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Seaweed is on the Menu with Connecticut’s Sugar Kelp Industry


A team from UConn is using innovative research and community outreach to help make this novel food more accessible for consumers and more profitable for producers.

When you crave something tasty, seaweed may not be the first thing that springs to mind. But UConn researchers and extension educators want to change that.

A team from UConn Extension within the College of Agriculture, Health and Natural Resources, and Connecticut Sea Grant are using innovative research and community outreach to help make this novel food more accessible for consumers and more profitable for producers.

Anoushka Concepcion, associate extension educator, and her Sea Grant colleagues wanted to help shellfish farmers find ways to diversify their crops. Along with other UConn researchers, they used their knowledge of the seaweed life cycle to make sugar kelp farming possible. The interest and potential for the new industry caught on after this successful pilot. Through this crop diversification, the producers are not only growing a versatile, environmentally friendly product, they are minimizing their financial risks and improving economic viability.

“Part of our job with Extension is adapting to the emerging needs of our stakeholders,” says Concepcion. “We’re making sure public health officials and farmers have the information they need about what successful seaweed farming looks like in Connecticut.”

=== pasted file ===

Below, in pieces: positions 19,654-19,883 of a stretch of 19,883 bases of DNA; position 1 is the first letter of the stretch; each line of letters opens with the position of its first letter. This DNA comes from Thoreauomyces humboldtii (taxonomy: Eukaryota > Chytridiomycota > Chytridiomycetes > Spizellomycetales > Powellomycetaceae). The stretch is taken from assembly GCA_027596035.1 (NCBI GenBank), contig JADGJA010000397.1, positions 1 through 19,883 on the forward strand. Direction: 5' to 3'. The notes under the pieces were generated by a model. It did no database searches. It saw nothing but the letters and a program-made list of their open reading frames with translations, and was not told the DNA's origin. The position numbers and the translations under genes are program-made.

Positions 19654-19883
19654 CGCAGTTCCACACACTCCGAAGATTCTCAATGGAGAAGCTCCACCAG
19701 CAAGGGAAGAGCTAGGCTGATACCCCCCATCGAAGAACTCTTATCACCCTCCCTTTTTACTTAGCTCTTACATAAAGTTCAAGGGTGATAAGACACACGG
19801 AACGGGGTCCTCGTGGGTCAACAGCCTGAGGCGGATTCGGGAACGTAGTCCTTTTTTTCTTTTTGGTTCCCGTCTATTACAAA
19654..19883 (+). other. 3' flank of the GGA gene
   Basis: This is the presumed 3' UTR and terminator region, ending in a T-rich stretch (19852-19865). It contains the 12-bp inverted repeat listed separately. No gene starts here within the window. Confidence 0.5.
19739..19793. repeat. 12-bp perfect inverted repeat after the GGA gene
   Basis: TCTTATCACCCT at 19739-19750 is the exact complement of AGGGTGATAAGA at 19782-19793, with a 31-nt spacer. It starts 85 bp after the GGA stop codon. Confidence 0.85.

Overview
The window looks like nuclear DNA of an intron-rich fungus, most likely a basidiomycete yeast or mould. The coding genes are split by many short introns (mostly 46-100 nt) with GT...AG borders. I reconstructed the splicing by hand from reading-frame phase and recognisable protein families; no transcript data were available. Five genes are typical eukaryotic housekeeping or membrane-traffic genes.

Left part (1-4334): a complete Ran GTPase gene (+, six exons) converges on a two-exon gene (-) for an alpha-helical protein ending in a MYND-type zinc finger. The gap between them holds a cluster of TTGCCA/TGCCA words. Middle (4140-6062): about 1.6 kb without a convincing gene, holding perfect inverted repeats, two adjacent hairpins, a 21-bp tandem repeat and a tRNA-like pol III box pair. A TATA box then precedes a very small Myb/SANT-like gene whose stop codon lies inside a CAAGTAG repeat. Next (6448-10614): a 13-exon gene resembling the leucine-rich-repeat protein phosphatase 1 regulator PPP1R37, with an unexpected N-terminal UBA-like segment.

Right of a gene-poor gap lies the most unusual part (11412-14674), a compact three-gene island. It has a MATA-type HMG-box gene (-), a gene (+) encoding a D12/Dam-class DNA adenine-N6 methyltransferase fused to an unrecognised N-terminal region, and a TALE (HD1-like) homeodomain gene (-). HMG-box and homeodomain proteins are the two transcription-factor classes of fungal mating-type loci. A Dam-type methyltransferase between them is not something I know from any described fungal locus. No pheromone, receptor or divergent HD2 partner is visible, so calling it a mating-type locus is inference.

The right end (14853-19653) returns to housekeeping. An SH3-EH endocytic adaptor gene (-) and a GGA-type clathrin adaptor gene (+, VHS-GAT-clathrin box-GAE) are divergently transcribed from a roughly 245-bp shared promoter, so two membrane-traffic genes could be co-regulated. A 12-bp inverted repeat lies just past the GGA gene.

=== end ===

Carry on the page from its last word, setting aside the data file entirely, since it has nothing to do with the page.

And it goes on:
Seaweed is the broad name for marine algae; there are thousands of species, including sugar kelp. It’s a marine alga that grows in shallow coastal areas and many recognize sugar kelp’s yellowish brown, long, wavy strands that resemble lasagna noodles. In addition to using sunlight, sugar kelp grows by taking up excess nutrients and carbon dioxide directly from the water, while providing environmental benefits.

The high nutritional value, including fiber, vitamins, and minerals like iron, calcium, iodine, magnesium, vitamin C and vitamin K make sugar kelp a popular food item in other parts of the world where it’s used in soups and salads. The flavor is sweet, and the texture is thick, so it’s often added to other foods to improve one or both qualities. Sugar kelp also has a vibrant green color once it’s blanched, making it an attractive addition on plates.

While this may sound like a wonder food, there are regulatory requirements to address before a new food product can be mass produced. The Connecticut Department of Agriculture’s Bureau of Aquaculture needed science-based information on food safety with sugar kelp and partnered with Sea Grant to secure federal grants in 2013 and 2015 to identify any potential seaweed food safety hazards. Concepcion led this project, and it resulted in the nation’s first publication on seaweed food safety hazards. The publication is specific to Connecticut seaweeds and referenced internationally as a model.